The St. Paul district revisited its approach to handling past-due student lunch accounts for this school year, said Jean Ronnei, the district’s chief operating officer.
When students with more than $2 in unpaid reduced-price lunches came through the lunch line, cashiers used to remind them their families were behind on payments. Now, the district makes calls to parents, send letters home in backpacks and eventually asks the principal to reach out to families, as well.
When a student’s family comes to owe $25 - or 62 reduced-price lunches - the child will receive a sandwich and milk instead of a hot lunch, Ronnei said. Middle and high school students still get a reminder from the lunchroom cashier.
But, said Ronnei, “We would never take away a lunch tray from a student.”
The district has also taken steps to ensure more families who qualify for free or reduced-price lunches fill out applications to receive those meals.
Substituting a cheaper meal for the full hot lunch offering is not an adequate response, Webster said.
“Our position is that no child should be turned away without a meal and it’s bad practice to shame kids with alternative meals like a cheese sandwich,” Webster said. “Hungry kids can’t learn.”
The remaining districts surveyed - about 31 percent of the districts - are meeting the mark Mid-Minnesota Legal Aid thinks those across the state should be hitting.
Those districts agree to always provide a full hot lunch to students receiving reduced-price meals, even if they can’t afford to cover the 40 cents, the survey said.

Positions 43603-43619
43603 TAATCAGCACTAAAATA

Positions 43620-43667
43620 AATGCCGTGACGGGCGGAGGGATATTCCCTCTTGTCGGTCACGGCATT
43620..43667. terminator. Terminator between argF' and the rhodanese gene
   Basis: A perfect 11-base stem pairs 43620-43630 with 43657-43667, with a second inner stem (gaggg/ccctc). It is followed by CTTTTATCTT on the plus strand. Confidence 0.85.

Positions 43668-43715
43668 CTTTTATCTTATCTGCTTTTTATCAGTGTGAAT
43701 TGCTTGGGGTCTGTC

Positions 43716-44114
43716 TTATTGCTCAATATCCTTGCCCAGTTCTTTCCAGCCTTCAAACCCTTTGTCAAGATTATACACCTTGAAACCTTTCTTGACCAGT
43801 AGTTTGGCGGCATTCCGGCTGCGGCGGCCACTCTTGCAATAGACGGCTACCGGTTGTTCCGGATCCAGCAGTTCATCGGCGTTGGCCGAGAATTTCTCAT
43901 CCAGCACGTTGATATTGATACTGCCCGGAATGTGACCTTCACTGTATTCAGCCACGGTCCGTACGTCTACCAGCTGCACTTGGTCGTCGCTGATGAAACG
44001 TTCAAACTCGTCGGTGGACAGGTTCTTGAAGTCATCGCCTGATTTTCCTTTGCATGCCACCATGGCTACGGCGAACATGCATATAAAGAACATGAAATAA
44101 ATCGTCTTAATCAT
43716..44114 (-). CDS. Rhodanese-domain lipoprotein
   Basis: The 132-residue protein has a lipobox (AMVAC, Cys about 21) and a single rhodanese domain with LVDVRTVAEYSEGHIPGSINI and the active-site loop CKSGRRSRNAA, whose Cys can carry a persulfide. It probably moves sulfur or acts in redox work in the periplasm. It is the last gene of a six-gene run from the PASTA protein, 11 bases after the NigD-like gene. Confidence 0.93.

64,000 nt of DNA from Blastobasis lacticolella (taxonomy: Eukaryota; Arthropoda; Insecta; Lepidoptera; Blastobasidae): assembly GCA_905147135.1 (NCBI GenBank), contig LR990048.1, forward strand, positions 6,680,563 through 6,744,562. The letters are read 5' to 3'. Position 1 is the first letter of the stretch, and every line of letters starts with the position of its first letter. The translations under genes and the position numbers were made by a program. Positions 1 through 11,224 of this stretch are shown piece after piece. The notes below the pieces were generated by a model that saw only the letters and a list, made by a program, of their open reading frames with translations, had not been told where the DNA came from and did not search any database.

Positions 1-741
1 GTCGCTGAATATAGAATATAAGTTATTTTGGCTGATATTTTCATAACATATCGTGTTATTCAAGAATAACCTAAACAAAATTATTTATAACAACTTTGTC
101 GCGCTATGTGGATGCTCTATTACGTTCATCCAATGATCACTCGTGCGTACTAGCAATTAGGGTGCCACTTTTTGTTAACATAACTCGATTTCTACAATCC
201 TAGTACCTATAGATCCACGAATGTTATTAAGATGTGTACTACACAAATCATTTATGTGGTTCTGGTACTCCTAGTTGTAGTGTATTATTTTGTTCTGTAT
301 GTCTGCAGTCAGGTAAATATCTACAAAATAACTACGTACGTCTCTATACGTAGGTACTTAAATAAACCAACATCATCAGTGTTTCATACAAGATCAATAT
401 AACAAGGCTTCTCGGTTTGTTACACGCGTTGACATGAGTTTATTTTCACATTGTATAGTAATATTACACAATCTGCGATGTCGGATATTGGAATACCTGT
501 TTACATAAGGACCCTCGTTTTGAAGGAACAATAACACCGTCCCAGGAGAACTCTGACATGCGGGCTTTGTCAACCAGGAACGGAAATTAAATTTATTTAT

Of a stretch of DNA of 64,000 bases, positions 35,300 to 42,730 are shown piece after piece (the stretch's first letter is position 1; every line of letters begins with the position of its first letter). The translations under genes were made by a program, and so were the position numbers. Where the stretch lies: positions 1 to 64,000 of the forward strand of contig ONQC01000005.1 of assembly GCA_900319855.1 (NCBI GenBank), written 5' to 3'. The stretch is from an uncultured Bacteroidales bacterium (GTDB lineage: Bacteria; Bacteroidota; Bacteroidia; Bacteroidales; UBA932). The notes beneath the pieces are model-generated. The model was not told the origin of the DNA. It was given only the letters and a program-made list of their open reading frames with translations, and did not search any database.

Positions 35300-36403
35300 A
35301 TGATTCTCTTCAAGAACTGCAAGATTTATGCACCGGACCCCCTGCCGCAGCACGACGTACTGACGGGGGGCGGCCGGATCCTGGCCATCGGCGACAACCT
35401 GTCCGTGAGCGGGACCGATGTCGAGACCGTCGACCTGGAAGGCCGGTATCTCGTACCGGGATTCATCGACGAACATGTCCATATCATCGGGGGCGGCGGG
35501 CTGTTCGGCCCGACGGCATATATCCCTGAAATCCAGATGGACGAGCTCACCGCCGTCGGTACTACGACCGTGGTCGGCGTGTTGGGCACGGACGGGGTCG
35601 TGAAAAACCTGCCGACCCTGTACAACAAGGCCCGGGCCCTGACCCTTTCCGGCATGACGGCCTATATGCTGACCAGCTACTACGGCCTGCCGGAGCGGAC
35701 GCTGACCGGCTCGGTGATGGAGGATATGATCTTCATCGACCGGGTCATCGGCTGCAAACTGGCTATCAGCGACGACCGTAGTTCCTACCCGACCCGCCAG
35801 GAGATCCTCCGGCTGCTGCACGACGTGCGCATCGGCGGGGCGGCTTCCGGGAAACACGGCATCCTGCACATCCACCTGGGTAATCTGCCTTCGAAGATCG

Anoka-Hennepin was among the 97 districts in that group.
“It’s not the fault of the child that there is no money in his or her lunch account,” Anoka-Hennepin Superintendent Denny Carlson said about his district’s perspective behind the decision. “We don’t want to take a nutritious meal away from a child who is hungry. That would be penalizing the child for something that is the responsibility of the adult. School lunch may be the only hot meal the child gets that day.”
The districts that fall short of that commitment provide a list of reasons, Webster said, with limited resources and budgetary constraints topping the list. Others believe schools shouldn’t have to step in for parents in this regard.
Mid-Minnesota Legal Aid is a longtime advocate of changing state policy to expand the free-lunch program to include those students who now qualify for the reduced-price meal.
A bill proposed in 2013 would pay 52 cents in state aid for each reduced-price student lunch served. It also prohibits charging a lunch fee to students who qualify for free or reduced-price meals.
“The bill hasn’t gone anywhere in the past, but we’re hoping to get some traction this year,” she said.
Dayton said he will work with the Legislature to make this issue a priority in the upcoming legislative session. The state’s education commissioner, Brenda Cassellius, urged districts to take whatever actions necessary so that all students have a healthy lunch.
Ronnei said the St. Paul district strongly supports the governor’s legislative proposal.
“That the governor recognizes that there’s an important group of students who are struggling is a great thing.”
On the Web
To read the school lunch report and the proposed bill at the Legislature, go online to TwinCities.com .